As we get older, we realize what a surprisingly big part of our happiness simple fitness and health habits play. A growing number of sites help people to manage their diet, exercise, and health issues, and give them a way to rap with others doing the same. Following are the best health sites we know of.
FitDay: This site helped me work off 10 pounds by forcing me to report honestly the foods that I was eating every day and their calorie counts. No more denial ("that donut couldn't have been more that 75 calories!"). FitDay isn't the only site that does this, but the breadth and depth of its food information and its easy-to-use layout lift it above the rest.
iMedix: Although social networking sites are everywhere, many are focused on little worth talking about. iMedix (in beta), however, helps people form communities around their health issues (cancer, deÂÂpression, and so on), so they can network with each other and share relevant news and research information.
RealAge: Fill out a health questionnaire at this site, and it reports your "physical age" (the age of your body), which you can then compare with your chronological age. If you're in good shape, your body may be 35, even though your calendar age is 45. Or vice versa, if you aren't fit. Either way, the site produces a detailed health plan to lower your physical age.
Let's throw in travel sites and vacation planners here too, because breaking out of the routine and getting out of town is good for the soul.
Tripit: This beta site brings all the travel information you need to one place, and it works very well. So, before your next trip, use this tool to make a master itinerary, integrating every possible detail of your journey, from restaurants to rental cars to what the weather is going to be like.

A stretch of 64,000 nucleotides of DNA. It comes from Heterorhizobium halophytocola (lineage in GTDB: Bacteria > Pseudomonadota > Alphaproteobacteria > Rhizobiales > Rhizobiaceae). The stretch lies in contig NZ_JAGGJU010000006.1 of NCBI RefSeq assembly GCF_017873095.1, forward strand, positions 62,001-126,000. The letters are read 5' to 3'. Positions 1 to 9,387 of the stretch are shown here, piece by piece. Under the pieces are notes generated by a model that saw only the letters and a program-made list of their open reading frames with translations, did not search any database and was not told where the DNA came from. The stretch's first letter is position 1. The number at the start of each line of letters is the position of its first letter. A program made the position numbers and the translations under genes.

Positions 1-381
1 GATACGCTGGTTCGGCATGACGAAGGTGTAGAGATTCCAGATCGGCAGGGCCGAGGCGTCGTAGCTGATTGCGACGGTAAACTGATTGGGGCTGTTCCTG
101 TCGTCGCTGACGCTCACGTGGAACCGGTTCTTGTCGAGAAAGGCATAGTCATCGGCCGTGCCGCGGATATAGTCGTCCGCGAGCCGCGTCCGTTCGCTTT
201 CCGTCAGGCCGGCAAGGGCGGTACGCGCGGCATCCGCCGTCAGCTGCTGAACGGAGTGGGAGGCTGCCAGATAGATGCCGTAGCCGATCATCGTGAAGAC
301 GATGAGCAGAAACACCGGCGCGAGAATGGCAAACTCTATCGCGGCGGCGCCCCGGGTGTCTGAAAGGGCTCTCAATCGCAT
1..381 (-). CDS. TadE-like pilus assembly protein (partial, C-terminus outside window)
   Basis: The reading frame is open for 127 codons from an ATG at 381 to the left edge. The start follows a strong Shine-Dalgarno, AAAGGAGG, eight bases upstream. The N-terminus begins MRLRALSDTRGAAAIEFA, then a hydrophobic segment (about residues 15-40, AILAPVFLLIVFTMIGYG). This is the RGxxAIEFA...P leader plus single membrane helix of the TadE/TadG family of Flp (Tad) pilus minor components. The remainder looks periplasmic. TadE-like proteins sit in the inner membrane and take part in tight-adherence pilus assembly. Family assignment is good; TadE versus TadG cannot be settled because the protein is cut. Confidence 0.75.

Kayak: Here's the online travel agent de jour. Punch in your dates and destinations, and Kayak brings back price quotes from most of the major airlines; it also checks in with other aggregators (Orbitz, Expedia, Travelocity) to capture the best deals they have. Kayak lets you view and compare fares in list, matrix, or chart views, and even provides a calendar showing the best rates that other users have found for trips similar to yours.
TripAdvisor: Here's the "wisdom of the crowd" view for travelers. Reading its numerous negative reviews of a hotel I almost stayed at in Denver saved me from what would surely have been a bad experience. (A friend of mine who lives in Denver says the reviews were correct, too.) Besides hotels, the site also hosts reviews of flights, cruises, and restaurants.
RoadsideAmerica: Here's a wonderful tool for those who have a taste (and the gas money) for road trips. It's the definitive guide to crazy and offbeat roadside attractions. To test its completeness, I ran a check of listings for my Midwestern home state, and it turned up some cool spots I hadn't even known about, such as the "world's largest ball of stamps" and Ole's Big Game Bar.
PlanetEye: To plan a trip to Rome, I logged in to this beta site. It had just about everything I needed, including local news and blogs from an area expert, which clued me in to bargains and seasonal goings-on that would be happening during my stay.
Lonely Planet: Read this site's Thorn Tree Forum posts (organized by travel destinations around the world), and you'll find discussions among folks who have just reÂÂturned from the place(s) you may wish to visit. Many of the posts are by people who have been to the destination a number of times--veterans who should have a lot of good advice to share with first-time visitors.
This story, "Healthy and happy: 9 sites for fitness and travel" was originally published by PCWorld.